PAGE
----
- Author: Bernard Desmidt
- Posted: March 9, 2022
3 Tools for CFOs to Make Discussing the Undiscussables Safe for Everyone
Conversations are the lifeblood of effective working relationships. Yet some – especially those around money – are far more uncomfortable to have than others. Facilitating discussions around seemingly undiscussable subjects is entirely possible when we choose the right approach.
Meaningful conversations are not solely about what is said: what remains unsaid can be just as telling.
Additionally, how something is said and how it is heard have a direct bearing on the quality of that relationship and the actions that arise from it.
When faced with discussing the ‘undiscussable’, a simple yet strategic approach will yield significant returns:
- Choose a mindset
Conversations are not inherently difficult or easy. Rather, they may seem difficult not because of what we say, but because our mindset about them.
We have a clear choice: to ‘win over’ others or ‘win with’ others. Both will lead to an outcome, but each have different consequences, so choose wisely.
Which mindset we choose will in turn elicit a different range of moods, which can predispose us to different courses of action.
By choosing to ‘win over’ others, we may feel anxious about the prospect of failing. Fear and anxiety predispose us to a defensive or assertive mindset, which close off our ability to consider alternative views.
How different could it be if we chose to ‘win with’ others from a mood of curiosity and openness to new ideas? We open ourselves to new ways of seeing and doing things that may better serve us.
Being open does not mean agreeing with what others think and believe; it means being open to accepting the difference and allowing ourselves to learn.
2. Legitimise each other’s concerns
Any conversation actually has four conversations occurring simultaneously:
- What we think and feel but do not say.
- What we do say.
- The same two conversations also apply to the other person.
Difficult conversations are difficult because we suppress our concerns, not because we express them. Legitimise your valid concerns and talk about what is important for you to discuss.
Then listen to the other person as they express their concerns. This requires listening to more than just what they say: listen to what they do not say too.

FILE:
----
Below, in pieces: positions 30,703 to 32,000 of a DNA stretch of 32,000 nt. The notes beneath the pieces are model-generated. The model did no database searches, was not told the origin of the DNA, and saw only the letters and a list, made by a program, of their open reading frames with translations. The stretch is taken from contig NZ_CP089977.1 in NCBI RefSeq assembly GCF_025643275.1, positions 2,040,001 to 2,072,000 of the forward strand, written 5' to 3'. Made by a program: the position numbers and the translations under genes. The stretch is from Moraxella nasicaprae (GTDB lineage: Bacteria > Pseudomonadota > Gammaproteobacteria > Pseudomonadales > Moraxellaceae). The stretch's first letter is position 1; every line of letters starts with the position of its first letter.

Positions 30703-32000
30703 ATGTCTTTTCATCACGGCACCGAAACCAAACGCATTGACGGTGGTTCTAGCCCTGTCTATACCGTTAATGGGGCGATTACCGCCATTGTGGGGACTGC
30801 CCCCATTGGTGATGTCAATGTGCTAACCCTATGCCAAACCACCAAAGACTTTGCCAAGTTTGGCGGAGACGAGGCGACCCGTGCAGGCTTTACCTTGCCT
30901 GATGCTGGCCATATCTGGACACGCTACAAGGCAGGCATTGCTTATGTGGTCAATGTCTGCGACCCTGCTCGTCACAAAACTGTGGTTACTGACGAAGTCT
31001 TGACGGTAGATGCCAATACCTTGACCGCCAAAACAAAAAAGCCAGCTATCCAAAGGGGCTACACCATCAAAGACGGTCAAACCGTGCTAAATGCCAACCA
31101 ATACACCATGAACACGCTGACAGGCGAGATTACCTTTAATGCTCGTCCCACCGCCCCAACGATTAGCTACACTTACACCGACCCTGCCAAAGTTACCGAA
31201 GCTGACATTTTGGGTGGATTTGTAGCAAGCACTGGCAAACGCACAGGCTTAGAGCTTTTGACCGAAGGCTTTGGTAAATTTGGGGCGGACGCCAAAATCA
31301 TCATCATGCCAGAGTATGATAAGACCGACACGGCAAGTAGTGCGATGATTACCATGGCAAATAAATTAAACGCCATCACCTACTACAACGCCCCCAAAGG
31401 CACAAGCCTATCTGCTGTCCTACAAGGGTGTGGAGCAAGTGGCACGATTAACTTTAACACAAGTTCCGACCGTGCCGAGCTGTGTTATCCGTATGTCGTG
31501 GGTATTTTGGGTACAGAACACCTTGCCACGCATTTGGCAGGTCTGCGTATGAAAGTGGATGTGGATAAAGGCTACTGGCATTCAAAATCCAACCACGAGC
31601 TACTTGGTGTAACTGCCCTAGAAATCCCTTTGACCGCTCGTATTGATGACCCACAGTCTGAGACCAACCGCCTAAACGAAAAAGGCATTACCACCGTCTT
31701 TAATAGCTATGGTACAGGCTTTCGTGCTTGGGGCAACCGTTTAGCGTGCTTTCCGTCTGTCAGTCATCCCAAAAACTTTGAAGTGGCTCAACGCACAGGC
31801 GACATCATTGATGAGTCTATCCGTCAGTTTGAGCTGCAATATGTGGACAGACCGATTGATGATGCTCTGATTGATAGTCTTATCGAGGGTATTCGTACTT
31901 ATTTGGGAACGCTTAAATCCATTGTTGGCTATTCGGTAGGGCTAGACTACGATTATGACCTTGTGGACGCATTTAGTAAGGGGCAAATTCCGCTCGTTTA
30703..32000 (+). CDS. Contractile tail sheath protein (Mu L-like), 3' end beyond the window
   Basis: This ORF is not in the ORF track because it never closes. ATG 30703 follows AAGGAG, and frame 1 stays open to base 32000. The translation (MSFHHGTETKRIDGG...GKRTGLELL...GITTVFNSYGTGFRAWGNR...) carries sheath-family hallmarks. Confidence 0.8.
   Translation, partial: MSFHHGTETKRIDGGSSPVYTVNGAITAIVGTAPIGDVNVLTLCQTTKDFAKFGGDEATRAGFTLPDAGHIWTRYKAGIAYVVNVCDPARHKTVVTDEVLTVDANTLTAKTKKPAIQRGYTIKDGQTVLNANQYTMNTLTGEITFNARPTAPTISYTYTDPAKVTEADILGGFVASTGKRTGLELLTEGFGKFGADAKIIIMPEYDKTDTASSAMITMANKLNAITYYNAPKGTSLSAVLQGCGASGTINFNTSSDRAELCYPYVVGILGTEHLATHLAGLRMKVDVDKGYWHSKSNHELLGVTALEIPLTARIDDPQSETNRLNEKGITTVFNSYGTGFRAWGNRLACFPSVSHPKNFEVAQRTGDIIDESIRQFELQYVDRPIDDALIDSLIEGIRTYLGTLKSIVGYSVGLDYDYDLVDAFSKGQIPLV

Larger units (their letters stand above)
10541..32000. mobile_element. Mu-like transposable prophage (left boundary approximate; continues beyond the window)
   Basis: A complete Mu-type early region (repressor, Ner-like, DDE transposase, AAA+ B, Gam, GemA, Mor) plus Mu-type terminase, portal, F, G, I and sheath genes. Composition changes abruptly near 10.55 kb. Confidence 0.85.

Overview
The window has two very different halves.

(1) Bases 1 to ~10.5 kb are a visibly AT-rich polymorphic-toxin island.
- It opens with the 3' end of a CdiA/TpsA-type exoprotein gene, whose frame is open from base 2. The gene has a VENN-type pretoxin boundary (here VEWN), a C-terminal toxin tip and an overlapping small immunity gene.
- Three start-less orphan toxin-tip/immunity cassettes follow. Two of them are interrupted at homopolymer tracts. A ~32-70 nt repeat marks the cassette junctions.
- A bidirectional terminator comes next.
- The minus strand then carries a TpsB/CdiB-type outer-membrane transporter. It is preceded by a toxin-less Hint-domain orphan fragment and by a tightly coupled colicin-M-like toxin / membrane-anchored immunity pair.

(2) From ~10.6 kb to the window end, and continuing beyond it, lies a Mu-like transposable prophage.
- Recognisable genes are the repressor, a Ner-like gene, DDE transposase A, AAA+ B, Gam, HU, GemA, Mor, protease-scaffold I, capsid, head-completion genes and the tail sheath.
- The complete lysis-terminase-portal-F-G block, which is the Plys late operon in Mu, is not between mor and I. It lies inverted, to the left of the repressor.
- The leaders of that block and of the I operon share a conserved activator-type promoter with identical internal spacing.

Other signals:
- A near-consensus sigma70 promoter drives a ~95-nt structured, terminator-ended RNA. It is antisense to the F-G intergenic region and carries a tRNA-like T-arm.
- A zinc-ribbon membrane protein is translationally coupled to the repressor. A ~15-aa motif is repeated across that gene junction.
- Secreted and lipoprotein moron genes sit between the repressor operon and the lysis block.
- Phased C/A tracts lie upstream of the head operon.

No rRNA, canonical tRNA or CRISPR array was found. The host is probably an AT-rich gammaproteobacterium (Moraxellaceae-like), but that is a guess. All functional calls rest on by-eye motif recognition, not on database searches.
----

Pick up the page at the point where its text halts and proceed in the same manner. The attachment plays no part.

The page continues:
Be open to what concerns the other person may have and clarify that you have understood what is important to them. Because the greatest gift you can give to others is to have them feel listened to.
Also be sure to clarify the mutual benefits to having the discussion. Difficult conversations are made difficult because we start from our respective position and not from a common understanding of the mutual benefits to having the conversation in the first place.
Do not assume the other party shares your views about the mutual benefits
3. Balance advocacy and inquiry
Persistently advocating a viewpoint is unlikely to facilitate understanding nor secure others’ co-operation and commitment. The most likely outcome is misalignment and an escalation of conflict.
By balancing advocating our viewpoint with inquiring into the other person’s perspective, we are able to move towards securing greater understanding and commitment.
We also have a natural tendency to default to finding reasons to blame others. Only when we are prepared to consider how we ourselves may be contributing to a breakdown or conflict are we able to manage or minimise the risk.
If you find it hard to answer the question of yourself, ask the other person how they think you may be contributing to making the conversation difficult. Then commit to changing what you must.
Discuss the undiscussables and jointly design the future
Only once the above strategies have been implemented does the ‘undiscussability’ of a subject become discussable.
By adopting a ‘win with’ mindset – where we treat ourselves and others with respect, dignity, and legitimacy – everything is discussable.
Then with greater understanding of other’s differing points of views, we can access new possibilities and open ourselves to learning with and from others.
To jointly design a way forward is less about securing others’ agreement and more about acceptance. When we accept the difference in perspectives, we are more likely to jointly design a shared future.
About the Author
Bernard Desmidt, author of Team Better Together, is a renowned leadership coach, facilitator, and trainer. As a team coach, his expertise is in helping teams transition to become more collaborative, high performing teams so they access more of their collective capacity and capability to achieve the greatest things possible.
Discover more at www.bernarddesmidt.com